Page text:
The pressure that builds in a tournament room around bubble time in a major poker tournament can often become excruciating. Everyone knows precisely how many competitors need to be eliminated before they are in the money, but sometimes the number of players simply refuses to tick downward.
Every all-in results in a double up; every short stack tanks and tanks and tanks and then folds, prolonging the agony for everyone.
At the same time, a small army of reporters, photographers and TV crews shuffles ever more anxiously between the tightly-packed tables, desperate to be in the best spot to see the pain finally ended.
The net result of all this is like a pot left on a stove with the heat gradually being increased. It’s bubbling and sputtering and eventually it’s going to explode.
That’s what normally happens anyway. Here in EPT Prague tonight, it was the exact opposite.
A runny yolk
This was arguably the gentlest bubble ever witnessed on the European Poker Tour: a damp flicker, quickly extinguished, to most other event’s raging inferno. If you’d tried to boil an egg in this tournament’s bubbling pot, your yolk would be very runny indeed.
The basic facts this time are that three players were knocked out in fairly undramatic circumstances, all at the same time, and from three different tables. The tournament officials had only recently asked dealers to pause the action if they had a called all-in, with 186 players still in the field.
With 183 players due to be paid, we were preparing to start the quiet agony of hand-for-hand play. But that wasn’t necessary at all. The most agonising bit was waiting for the tournament staff to do a quick head-count, kind of like a VAR review, to double-check that what had happened had indeed happened.
The tournament clock ticked down to the end of Level 14, at which point there was a 15-minute break and a colour up of the 500-denomination chips. There were 186 players left, still three from the money, so everyone could at least kid themselves that there was time for a double up and potential survival.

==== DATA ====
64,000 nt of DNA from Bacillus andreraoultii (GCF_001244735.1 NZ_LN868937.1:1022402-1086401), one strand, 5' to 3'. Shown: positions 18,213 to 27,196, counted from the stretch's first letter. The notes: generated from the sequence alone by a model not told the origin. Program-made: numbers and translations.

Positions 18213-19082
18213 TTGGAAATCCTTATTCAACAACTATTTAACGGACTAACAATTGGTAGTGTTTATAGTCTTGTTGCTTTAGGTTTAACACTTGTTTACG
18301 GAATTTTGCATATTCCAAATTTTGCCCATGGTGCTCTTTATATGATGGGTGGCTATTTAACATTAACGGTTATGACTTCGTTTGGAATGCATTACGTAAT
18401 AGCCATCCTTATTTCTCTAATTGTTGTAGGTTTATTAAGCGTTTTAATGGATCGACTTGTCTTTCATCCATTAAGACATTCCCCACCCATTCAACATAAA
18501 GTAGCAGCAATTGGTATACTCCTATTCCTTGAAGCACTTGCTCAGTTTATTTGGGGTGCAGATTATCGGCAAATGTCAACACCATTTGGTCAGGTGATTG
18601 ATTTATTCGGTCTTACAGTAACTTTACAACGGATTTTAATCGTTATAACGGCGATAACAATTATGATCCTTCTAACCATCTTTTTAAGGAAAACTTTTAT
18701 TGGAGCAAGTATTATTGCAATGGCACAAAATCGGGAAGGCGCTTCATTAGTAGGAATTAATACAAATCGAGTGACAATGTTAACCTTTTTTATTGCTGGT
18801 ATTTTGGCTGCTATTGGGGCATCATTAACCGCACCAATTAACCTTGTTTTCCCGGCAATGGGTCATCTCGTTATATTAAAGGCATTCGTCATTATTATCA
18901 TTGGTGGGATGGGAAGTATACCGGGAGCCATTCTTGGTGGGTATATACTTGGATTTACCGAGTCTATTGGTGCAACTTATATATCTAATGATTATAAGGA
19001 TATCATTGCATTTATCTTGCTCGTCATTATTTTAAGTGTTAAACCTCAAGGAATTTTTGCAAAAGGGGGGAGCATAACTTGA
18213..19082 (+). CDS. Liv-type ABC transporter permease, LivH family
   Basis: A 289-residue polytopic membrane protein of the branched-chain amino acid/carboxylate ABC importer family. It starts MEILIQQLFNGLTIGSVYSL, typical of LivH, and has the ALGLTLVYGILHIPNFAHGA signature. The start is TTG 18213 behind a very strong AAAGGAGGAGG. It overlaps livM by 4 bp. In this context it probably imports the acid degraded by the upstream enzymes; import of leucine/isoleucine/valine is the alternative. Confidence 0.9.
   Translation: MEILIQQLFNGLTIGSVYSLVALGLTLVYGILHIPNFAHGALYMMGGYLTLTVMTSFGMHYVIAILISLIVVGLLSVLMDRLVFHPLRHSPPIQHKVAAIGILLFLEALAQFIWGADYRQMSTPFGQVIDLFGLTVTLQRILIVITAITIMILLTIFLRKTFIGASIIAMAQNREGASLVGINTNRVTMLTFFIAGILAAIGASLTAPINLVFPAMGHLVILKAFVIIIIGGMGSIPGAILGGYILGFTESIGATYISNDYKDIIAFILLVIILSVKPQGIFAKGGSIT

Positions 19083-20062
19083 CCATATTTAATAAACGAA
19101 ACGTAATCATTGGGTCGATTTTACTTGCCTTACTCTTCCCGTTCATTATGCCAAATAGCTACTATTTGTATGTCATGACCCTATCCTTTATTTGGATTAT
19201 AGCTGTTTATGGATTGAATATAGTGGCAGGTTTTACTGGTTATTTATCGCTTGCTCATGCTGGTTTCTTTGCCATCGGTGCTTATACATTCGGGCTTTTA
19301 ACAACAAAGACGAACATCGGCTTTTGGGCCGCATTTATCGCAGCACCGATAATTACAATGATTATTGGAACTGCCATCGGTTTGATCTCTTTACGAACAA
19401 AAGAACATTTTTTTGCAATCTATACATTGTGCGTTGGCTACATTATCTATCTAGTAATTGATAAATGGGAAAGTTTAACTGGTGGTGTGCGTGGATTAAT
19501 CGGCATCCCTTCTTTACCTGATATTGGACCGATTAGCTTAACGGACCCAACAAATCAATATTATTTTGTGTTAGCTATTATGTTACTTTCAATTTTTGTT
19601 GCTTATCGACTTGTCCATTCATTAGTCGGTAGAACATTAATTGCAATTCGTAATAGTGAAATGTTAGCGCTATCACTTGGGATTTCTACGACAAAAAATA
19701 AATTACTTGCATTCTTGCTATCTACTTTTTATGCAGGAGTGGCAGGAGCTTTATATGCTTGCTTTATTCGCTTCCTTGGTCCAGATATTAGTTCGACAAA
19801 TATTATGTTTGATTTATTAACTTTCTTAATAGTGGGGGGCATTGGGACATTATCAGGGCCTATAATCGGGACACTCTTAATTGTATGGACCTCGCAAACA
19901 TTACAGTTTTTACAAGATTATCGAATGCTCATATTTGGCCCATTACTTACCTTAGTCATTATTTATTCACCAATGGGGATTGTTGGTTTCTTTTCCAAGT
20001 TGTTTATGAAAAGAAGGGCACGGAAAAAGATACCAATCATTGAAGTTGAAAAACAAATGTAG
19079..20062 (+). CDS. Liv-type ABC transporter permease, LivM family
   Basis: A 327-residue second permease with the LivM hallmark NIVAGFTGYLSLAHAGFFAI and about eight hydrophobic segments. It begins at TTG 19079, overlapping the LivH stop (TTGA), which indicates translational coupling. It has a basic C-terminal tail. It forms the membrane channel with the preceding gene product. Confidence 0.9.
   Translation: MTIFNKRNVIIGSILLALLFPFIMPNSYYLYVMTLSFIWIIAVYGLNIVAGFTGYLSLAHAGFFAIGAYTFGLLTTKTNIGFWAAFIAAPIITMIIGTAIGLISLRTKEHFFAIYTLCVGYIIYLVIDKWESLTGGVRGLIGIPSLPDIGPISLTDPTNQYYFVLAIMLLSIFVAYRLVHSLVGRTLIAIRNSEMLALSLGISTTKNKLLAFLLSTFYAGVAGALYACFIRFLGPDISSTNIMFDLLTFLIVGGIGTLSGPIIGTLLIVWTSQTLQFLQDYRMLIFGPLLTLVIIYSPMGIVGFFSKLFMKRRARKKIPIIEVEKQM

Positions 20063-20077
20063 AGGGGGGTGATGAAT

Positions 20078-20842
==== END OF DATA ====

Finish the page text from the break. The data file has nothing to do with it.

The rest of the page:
Well, maybe not Auez Yelyubayev, who had only 1,000 in his stack, returning to blinds of 2,000-4,000. When action resumed, Yelyubayev ended up as the spare part in a raising battle between Robert Cowen and Jaesung Lee.
Cowen had aces and Lee pocket tens, but there was a ten on the flop. Lee’s set took the pot and eliminated Yelyubayev.
On a neighbouring table, Poker News reported, Saar Wilf and Lander Lijo played out a classic race, with Wilf, with the shorter stack, taking the fall.
Wilf had A♦ K♦ to Lijo’s Q♣ Q♠ and even though Wilf flopped top pair and turned two pair, a third queen on the river gave Lijo a set. Wilf had to go home.
Weis departs and no one sees
These two pots occurred in near silence, but nobody was even watching the other, decisive, one. In a pot that appears to have escaped everyone’s gaze, Felix Weis was knocked out too, and with that the Remaining Players total on the info board flicked down to 183.
One or two players noticed this, and slowly, via a succession of shoulder taps and points, the information spread across the field. There was a gentle wave of appreciation and nervous excitement, but without an announcement, everyone was wise enough to stay grounded.
The tournament officials did their counting, before returning to their huddle and confirming that, yes, everything had indeed progressed as reported.
“We lost three players in one hand,” the tournament director announced. “You are all in the money. Congratulations.”
And with that, any danger had passed.
“Have we breezed through the bubble?” Nick Walsh asked on the PokerStars Live TV stream. We had. Everyone was guaranteed €8,650 — and the real fun could begin.Back to Top